Thursday, December 30, 2010

I Want to Be Earl Root

I've mentioned a time or twelve that I used to (and will again... someday!) do a heavy metal zine. It was, especially in the early days, rather rough-edged and immature (really!). I blew my 20s doing that, funneling literally tens of thousands of dollars into something that had no chance of paying off. It was a period of unbelievable writing productivity to the point where I wonder if I've suffered brain damage along the way since today I can't manage a quarter of the writing output I managed 1998 - 2003 or so while still working a full-time job.

Still the most-viewed post on this blog is I Hate Fun. This was not originally about RPGs, but was to be the introduction to the never-finished Winter 2007-8 issue of the LotFP music mag. That never got done because the many hundreds of euros needed to print the project were used for other things as I was getting divorced and now on my own in this weird country I'd decided to live in. Scary times. Of course the particulars of the second half of the piece was changed before being posted on this blog months later, as it originally complained about how people approached listening to music. That sort of sky-cursing is something I never do seem to grow tired of.

I've fallen out of contact with the vast majority of people that I knew from back in the zine days. Not all, though. Some of my key collaborators these days were gained back from my zine days (the Noble Knight connection, Luna started reading me when she was still a teenager and she's still hip-deep in the metal madness a decade on, Matt Johnsen helps out tremendously, etc), and without that zine I don't meet my ex and come to Finland.

Anyway, when I'd first composed I Hate Fun in its original (and untitled) form, I'd sent it to a few people to check it for obvious stupidity. One of the people that responded was Earl Root. I hadn't even sent it to him, but someone that I had sent it to decided he might want to read it. Root was one of these rabid metal supporters up his way in Minnesota. He had a radio show, a record store, a record label, played in bands, the whole thing, into his 40s. We'd never had direct contact or a conversation that I recall before I received his email concerning the proto-I Hate Fun.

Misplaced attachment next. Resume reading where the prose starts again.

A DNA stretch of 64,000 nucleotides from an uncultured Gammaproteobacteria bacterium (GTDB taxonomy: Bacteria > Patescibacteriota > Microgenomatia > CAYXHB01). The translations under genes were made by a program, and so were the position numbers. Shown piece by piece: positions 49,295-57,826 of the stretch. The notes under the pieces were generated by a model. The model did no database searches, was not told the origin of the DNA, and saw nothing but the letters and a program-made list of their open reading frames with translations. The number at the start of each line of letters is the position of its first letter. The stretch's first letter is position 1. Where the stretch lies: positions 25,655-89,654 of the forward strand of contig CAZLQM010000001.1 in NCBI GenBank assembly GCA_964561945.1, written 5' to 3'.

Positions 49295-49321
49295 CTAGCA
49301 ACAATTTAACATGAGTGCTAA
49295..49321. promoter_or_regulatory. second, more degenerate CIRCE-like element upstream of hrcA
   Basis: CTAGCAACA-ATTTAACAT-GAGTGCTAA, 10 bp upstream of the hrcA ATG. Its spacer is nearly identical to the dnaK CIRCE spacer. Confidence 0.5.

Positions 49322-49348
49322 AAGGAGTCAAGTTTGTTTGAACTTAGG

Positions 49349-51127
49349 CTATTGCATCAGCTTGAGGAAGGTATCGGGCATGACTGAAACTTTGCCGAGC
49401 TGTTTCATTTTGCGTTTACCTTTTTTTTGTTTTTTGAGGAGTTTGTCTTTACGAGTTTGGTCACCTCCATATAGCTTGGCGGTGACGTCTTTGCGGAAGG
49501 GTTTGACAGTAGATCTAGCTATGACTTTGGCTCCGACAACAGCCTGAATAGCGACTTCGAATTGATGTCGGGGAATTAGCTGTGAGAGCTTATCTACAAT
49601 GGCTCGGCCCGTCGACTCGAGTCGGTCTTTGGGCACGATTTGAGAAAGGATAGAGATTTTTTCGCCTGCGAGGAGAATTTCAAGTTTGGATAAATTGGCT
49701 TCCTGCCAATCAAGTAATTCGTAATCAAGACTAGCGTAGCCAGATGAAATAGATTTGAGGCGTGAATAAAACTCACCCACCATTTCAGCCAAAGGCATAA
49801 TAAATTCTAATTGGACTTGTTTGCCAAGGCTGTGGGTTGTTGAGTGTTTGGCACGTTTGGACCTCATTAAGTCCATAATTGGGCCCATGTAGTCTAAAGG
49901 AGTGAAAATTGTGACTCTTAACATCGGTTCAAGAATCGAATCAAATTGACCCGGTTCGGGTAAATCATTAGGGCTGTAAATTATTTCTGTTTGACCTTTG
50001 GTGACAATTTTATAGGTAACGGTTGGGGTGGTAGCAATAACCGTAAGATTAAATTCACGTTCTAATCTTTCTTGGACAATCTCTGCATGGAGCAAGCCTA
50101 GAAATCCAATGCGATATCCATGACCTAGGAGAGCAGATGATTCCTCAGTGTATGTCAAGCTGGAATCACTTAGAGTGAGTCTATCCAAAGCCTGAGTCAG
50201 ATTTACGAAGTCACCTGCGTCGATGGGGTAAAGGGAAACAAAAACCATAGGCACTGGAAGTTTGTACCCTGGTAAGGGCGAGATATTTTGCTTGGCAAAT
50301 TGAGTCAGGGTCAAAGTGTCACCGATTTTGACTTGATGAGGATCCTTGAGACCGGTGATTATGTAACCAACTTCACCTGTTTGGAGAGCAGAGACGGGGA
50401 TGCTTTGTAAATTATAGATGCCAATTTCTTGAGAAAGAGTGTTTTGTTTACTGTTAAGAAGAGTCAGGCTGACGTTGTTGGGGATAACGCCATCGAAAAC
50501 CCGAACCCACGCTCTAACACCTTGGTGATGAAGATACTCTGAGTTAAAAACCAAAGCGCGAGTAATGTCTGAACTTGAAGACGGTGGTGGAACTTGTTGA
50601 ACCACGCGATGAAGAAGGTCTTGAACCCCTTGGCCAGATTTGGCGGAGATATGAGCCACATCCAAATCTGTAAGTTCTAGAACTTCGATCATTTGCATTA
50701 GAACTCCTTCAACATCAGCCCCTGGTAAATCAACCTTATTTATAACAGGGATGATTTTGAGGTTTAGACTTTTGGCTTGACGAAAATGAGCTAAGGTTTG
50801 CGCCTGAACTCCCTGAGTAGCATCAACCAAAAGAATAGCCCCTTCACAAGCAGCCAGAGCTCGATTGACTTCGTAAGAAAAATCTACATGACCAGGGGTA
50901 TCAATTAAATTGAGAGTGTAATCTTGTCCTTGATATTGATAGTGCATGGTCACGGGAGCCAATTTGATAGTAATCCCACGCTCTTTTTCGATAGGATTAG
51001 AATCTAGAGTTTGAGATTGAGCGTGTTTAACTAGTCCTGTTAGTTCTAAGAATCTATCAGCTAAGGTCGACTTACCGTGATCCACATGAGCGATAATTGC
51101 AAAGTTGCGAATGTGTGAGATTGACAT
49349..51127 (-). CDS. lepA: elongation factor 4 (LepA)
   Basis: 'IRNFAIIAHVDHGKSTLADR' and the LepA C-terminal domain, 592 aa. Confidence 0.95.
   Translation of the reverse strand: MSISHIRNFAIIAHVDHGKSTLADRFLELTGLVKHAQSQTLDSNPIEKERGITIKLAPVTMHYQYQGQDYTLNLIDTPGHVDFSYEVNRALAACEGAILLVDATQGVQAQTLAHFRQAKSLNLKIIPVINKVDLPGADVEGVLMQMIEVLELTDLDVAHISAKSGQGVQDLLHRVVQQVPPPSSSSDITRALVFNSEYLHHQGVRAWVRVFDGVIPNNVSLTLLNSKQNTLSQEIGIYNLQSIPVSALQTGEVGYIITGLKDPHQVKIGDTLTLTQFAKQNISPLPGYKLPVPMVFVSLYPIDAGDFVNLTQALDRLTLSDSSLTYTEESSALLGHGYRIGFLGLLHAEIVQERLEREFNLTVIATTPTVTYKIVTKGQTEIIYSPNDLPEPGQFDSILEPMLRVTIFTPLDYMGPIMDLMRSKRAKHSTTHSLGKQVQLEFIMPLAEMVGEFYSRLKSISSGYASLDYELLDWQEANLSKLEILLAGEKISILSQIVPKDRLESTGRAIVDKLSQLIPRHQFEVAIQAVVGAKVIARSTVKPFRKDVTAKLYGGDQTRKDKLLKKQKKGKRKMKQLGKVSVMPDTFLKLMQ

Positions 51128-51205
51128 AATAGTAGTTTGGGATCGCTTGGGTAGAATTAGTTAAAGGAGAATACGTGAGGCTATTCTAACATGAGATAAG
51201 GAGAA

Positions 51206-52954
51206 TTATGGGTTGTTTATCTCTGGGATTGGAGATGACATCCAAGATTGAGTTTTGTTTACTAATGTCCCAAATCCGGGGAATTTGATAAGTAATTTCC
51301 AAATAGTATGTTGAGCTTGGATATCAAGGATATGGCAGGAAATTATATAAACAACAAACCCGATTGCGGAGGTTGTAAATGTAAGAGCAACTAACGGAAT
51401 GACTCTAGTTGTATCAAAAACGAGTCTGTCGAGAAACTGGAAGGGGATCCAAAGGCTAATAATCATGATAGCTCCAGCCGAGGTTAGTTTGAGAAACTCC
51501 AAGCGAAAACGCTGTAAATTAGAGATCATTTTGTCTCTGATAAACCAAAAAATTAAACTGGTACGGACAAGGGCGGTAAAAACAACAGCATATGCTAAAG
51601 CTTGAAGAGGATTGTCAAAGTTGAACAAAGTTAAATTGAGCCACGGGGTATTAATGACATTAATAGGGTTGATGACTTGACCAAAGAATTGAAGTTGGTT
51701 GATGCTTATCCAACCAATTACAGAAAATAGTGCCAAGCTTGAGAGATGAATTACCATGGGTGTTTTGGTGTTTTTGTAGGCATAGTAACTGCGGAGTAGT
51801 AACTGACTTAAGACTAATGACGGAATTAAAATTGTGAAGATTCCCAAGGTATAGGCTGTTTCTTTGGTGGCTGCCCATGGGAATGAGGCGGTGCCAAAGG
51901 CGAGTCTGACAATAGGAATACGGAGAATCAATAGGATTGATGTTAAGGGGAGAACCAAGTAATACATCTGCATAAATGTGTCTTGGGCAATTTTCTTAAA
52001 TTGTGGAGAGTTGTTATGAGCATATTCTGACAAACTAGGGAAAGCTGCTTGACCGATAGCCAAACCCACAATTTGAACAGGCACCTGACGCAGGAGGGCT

This is the email I received back from Earl Root on Tuesday, October 2, 2007 (paragraph breaks added by me):

John [Prassas] forwarded me your intro. I have been a huge fan of your mag and banter for years. I agree with you many times on your ideas and also how you conduct biz and such...I have great respect for you also...for you have done what many cannot and that is do what you do out of passion. I have lived my whole life this way and did what I wanted to do and hoped for enough monetary gain to just pay the bills and allow me more time to play my instruments and write and do those things I actually enjoy.

Don't get me wrong...I do like the work I do but is still work. All can grind on you from time to time but the enjoyment I get when I hook someone up with their long lost fave record or help turn a deserving kid onto a new band or help a band get a gig or all comes around....and goes and goes.

As I get older, I realize I am still as angry as I was in my youth but my approach to its resolution or how I process and resolve it within myself has changed. Again...I agree with you that change is inevitable but not always good. I still say to this day that two of the biggest downfalls in the music of today are the pod guitar processor and pro-tools. Back in the day real men were engineers and had to work and get very creative to get the sounds they heard in their head and were looking to reproduce. A musician had to have his shit together and ready for the task in one or two takes or the hallway was full of the 'next' guy to do this session. Cut and paste and tone control and pitch mods can make even the most mediocre player sound like a guitar hero and the availability of cheap gear that actually sounds 'good enough' is everywhere.

I grew up without the internet, without Guitar Center, without video games, without cell phones and I am a better person for it. I worked my ass off for my first real guitar (a 1970 Les Paul Deluxe) took me 10 months to pay it off and I still have that guitar today. I loved it and cherished it and played it all the time. Nowadays...a kid can afford a knock off and a sound alike amp and it is more a toy that will go out of vogue with them sooner than later.